$ ssh-keygen -s /path/to/ca_key -n peter -z 1234 -V +52w1d-I key_id /path/to/user_key.pub Signed user key user_key-cert.pub: id "peter_cert" serial 1234 for peter valid from 2016-10-09T22:23:00 to 2017-10-09T22:24:57
The file user_key-cert.pub can now be used together with your private key to access machines that accept the user_ca.pub.
To look at the newly created certificate run:
% ssh-keygen -L -f user_key-cert.pub wack-cert.pub: Type: email@example.com user certificate Public key: RSA-CERT SHA256:AtPyAu1DL5cFruTo9XnsVz7tdec7xF9SbpX8DzsQrbs Signing CA: RSA SHA256:8PYQAJojSknTl3BqgBkFKigmaufDhL/7d8zYUNFm7Po Key ID: "peter_cert" Serial: 1234 Valid: from 2016-10-09T22:23:00 to 2017-10-09T22:24:57 Principals: peter Critical Options: (none) Extensions: permit-X11-forwarding permit-agent-forwarding permit-port-forwarding permit-pty permit-user-rc
Singning host keys
The signing of host keys is done exactly as above, the only difference is that you add -h and the value given to -n should be the hostname.
To tell sshd to accept key signed with your newly created ca you just need to upload the user_ca.pub and add one line to sshd_config. To tell the server to provide a host certificate to the client you need to add one line per key type to the configuration.
TrustedUserCAKeys /etc/ssh/user_ca.pub HostCertificate /etc/ssh/ssh_host_rsa_key-cert.pub HostCertificate /etc/ssh/ssh_host_ecdsa_key-cert.pub HostCertificate /etc/ssh/ssh_host_ed25519_key-cert.pub
and restart sshd.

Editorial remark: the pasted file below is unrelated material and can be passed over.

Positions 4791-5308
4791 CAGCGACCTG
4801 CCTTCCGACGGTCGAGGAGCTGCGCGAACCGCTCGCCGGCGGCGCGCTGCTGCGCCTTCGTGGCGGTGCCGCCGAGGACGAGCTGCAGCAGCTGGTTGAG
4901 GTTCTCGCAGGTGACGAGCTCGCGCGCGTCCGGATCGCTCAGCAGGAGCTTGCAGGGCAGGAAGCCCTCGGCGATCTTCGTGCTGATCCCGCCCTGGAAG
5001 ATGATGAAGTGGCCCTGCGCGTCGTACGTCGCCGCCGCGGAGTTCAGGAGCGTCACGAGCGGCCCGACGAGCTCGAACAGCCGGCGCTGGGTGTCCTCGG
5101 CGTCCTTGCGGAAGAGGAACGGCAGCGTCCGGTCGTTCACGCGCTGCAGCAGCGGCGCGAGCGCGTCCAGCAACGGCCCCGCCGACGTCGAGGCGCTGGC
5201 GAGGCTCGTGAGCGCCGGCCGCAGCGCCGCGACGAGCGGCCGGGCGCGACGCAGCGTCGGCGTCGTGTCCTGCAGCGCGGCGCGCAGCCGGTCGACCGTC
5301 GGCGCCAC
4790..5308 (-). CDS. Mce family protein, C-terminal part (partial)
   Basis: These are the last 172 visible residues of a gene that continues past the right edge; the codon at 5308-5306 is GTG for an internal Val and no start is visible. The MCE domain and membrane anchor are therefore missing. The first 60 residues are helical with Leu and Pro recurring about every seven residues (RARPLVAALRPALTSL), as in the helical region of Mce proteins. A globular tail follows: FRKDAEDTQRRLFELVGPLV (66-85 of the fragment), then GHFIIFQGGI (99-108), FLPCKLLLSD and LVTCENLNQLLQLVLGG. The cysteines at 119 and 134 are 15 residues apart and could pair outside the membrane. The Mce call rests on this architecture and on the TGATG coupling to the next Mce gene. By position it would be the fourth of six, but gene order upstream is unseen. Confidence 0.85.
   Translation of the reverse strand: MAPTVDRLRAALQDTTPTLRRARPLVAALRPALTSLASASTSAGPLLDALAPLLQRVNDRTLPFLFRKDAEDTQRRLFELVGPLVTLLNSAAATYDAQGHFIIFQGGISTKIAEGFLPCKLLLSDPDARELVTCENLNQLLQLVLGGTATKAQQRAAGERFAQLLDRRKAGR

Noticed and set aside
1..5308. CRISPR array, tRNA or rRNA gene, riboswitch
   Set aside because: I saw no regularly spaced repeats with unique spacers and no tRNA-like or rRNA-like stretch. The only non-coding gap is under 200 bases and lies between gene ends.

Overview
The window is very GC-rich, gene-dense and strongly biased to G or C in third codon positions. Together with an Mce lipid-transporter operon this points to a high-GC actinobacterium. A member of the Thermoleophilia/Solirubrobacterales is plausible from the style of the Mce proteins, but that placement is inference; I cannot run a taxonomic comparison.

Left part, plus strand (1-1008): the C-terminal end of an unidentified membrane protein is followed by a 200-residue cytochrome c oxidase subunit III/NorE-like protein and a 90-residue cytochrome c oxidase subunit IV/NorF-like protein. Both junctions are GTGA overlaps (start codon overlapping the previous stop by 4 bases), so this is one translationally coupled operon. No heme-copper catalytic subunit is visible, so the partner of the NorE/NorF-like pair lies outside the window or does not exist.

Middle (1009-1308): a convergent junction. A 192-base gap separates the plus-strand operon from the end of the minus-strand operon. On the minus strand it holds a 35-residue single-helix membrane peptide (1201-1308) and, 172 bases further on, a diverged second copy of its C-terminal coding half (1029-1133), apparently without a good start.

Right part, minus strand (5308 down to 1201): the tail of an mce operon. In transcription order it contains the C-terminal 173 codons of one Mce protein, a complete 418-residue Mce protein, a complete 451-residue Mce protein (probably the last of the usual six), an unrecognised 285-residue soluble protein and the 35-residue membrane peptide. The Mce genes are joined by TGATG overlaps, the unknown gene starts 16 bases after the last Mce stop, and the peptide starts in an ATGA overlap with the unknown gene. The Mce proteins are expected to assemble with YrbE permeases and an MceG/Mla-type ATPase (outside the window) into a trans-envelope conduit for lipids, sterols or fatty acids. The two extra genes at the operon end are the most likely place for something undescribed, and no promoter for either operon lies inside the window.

Configure the client to accept host certificates
To accept host certificates signed by the host_ca you need to add a line to your known_hosts file.
Its just @cert-authority * < public key >
It should look something like this:
@cert-authority * ssh-rsa AAAAB3NzaC1yc2EAAAADAQABAAACAQC3pcm4IJGw76YKZSrf7pZA6s3Hu9eRzKbyzKPgg5OkBWU9ztUz2e1bXtR0UDqQKuOUx+ZDx6wmR3rVRM/BhYt1oeAv6rhxNRW2XPiakpn3EzuEWlbp68QRY8p+k6gjy7cnvF2uyaP0R0Ov819tTMHkdS3Rn57m7pfFk+tuRKLjJnQN2g6uxT+PBJonTQr2XcS5oAzwjel1x7xLqmz0MMrE98uE0GaZHxf/hioXOHt1ihzTF+GPqZ31ZrR3GIWtFEKtvcroaiS25VIV9W39LfVh7RRZTh8oCrjcEdoeFKUKA1PpqblsJhqg1XU2/xa9CAKb6SHb7gwQ18nUaQ/Sk6qYJMgkwWUtXbwS1RIm1k5QlKk8VD4H10jyqiAUBC8SHfNxnqOwKe275AfOVc/iuh4F2NsrIuHfh8tno5LqWSP63D3gXpXXm/4j3Sop2NqNz6EIqoqj0HPIL21/SneJgWXS7xxV/ShgnLVGB0dsJf8PsCnsVt0s5thO22VvE/IVQ1KM/ac1lEafBeSZsuPiOfcIeZu9mm4DfuoyqaHmnV6yBguW6zb894IdcYXsrVnMy3Hp85gnymEZn/qfPJ+dhNbBAANgjWphz5ZaBKdrpgCESz8Ka9S6V7fXr2ikB21YiUKB7XuoPjDncOokSEHU0p5iMQjE+Le7K3nOTtokhrZjXw==
This will be added later.
Seems like you should be able to convert ssh certificate via PKCS8 and openssl to x509 certs. Sign them with a PKI Root CA(x509v3). Then convert them back to ssh certificates?
Possibly creating a ssh intermediate CA to handle key signing so anyone with x509 certificates and hardware tokens can automatically access servers after host cert validation?
I’ve been playing with this and it seems like you can get ssh certificate out to be signed by a Root CA but converting them back seems to be a problem. No errors, SSHD just doesn’t recognize them as a valid ssh certificate.
No its not possible. OpenSSH does NOT understand x.509 certificates. I think you are confusing assymetric keys and certificates.
Thanks for the article.
Just fyi, there’s a repeated spelling mistake: “Singning” should be “Signing”.